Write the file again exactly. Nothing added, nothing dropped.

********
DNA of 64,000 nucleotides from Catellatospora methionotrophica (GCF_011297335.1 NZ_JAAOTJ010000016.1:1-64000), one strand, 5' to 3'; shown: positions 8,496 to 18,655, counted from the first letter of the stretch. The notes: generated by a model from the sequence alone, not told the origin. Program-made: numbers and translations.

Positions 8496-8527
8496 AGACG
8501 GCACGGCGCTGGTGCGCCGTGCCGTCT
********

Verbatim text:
DNA of 64,000 nucleotides from Catellatospora methionotrophica (GCF_011297335.1 NZ_JAAOTJ010000016.1:1-64000), one strand, 5' to 3'; shown: positions 8,496 to 18,655, counted from the first letter of the stretch. The notes: generated by a model from the sequence alone, not told the origin. Program-made: numbers and translations.

Positions 8496-8527
8496 AGACG
8501 GCACGGCGCTGGTGCGCCGTGCCGTCT